LaBelle, McDonald On Their Own, Together

A heartwrenching duet in this week's Forgotten Videos
  • Patti LaBelle in "One My Own"
June 29, 2011 -- 7:00 am PDT
GRAMMY.com

Welcome to Forgotten Videos. For some, these videos are forgotten, for others just filed away, and for others still, a totally brand-new discovery. Whichever category you fall into, each week we'll feature a video that's possibly been collecting dust when what it really deserves is a fresh look. Or vice-versa…. We're not here to judge, we just want to take you on a little trip down memory lane. Yep, you'll remember when hair was really that big, when drums were that up front in the mix, when video was young(er) and so were you.

Patti LaBelle Featuring Michael McDonald
"On My Own"
1986

"On My Own" marked the breakthrough of Patti LaBelle as a solo artist. It also highlighted a period of revitalization for songwriter Burt Bacharach, a few lyrical curiosities courtesy of lyricist — and Bacharach's then-wife — Carol Bayer Sager, and arguably LaBelle's biggest hairdo ever (unless you count the video for her minor 1989 hit "If You Asked Me To").

LaBelle, with duet partner Michael McDonald, took "On My Own" all the way to No. 1 on the Billboard Hot 100, her first and only solo No. 1, and only hit to top the chart aside from her group LaBelle's "Lady Marmalade" in 1975.

The song was part of a mid-'80s renaissance for songwriter Bacharach, one of the top songwriters of the '60s and '70s who scored a huge No. 1 hit the year prior with the GRAMMY-winning Song Of The Year "That's What Friends Are For" by Elton John, Gladys Knight, Dionne Warwick, and Stevie Wonder.

"On My Own" connected with listeners thanks to its universal theme, the heartache of divorce, even though the song apparently wasn't about divorce at all. One of its most talked about lines was this oddity: "Now we're up to talking divorce/And we weren't even married." Perhaps this was poetic license, a way to suggest the magnitude of a breakup.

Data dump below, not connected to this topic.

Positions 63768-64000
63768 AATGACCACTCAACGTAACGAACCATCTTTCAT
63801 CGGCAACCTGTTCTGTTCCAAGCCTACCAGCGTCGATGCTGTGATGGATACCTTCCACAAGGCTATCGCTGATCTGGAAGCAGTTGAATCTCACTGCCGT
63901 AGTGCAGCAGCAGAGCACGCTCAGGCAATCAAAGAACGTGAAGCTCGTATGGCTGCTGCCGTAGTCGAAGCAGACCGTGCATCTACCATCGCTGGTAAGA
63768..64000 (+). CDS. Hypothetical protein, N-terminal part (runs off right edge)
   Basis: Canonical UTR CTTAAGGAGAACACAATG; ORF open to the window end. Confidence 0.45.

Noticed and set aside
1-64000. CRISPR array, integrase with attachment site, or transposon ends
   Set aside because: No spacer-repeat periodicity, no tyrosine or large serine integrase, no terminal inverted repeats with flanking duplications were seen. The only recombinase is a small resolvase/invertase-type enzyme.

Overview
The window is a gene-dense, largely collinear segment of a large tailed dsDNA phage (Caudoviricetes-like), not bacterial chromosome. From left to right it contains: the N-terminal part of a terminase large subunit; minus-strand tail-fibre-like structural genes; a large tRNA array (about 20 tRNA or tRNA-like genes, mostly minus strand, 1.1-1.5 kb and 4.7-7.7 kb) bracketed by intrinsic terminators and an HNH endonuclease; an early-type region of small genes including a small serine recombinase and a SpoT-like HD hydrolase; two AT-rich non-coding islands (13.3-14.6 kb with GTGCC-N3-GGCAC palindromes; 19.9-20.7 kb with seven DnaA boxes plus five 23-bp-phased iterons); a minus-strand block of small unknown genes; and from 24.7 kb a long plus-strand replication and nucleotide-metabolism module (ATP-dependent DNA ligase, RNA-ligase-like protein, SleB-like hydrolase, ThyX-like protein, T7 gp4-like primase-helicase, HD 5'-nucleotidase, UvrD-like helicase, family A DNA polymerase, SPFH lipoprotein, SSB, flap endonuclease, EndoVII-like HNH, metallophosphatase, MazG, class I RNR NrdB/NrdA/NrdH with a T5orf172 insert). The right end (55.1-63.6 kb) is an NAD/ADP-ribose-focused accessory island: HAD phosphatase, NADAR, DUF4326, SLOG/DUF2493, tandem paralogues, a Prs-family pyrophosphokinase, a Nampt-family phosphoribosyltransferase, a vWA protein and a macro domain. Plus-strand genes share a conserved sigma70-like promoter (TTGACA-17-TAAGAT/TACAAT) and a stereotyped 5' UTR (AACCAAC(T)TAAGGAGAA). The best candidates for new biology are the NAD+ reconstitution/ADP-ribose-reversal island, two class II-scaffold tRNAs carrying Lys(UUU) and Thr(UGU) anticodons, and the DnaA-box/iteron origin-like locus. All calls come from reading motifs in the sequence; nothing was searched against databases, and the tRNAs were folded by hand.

But Bayer Sager teased us with other non sequiturs such as "Something in my heart always knew/I'd be lying here beside you/On my own...." Now that's a sadly broken relationship: lying with her man, yet on her own.

The video is a no-frills affair: a split-screen of the broken pair with LaBelle in the couple's packed-up multimillion-dollar penthouse ruing her breakup, and McDonald at their lavish beach house apparently doing the same. At the end, both appear ready to end it all — LaBelle by a potential jump from the Brooklyn Bridge, and McDonald eying the fall from a cliff, perhaps in the Hamptons.

The tune ends before any tragic suicides occur, and in reality things turned out quite happily for both singers as the song earned the pair a GRAMMY nomination for Best Pop Performance By A Duo Or Group With Vocal.

Have you talked divorce without being married? Got any Forgotten Video recommendations? Leave us a comment.

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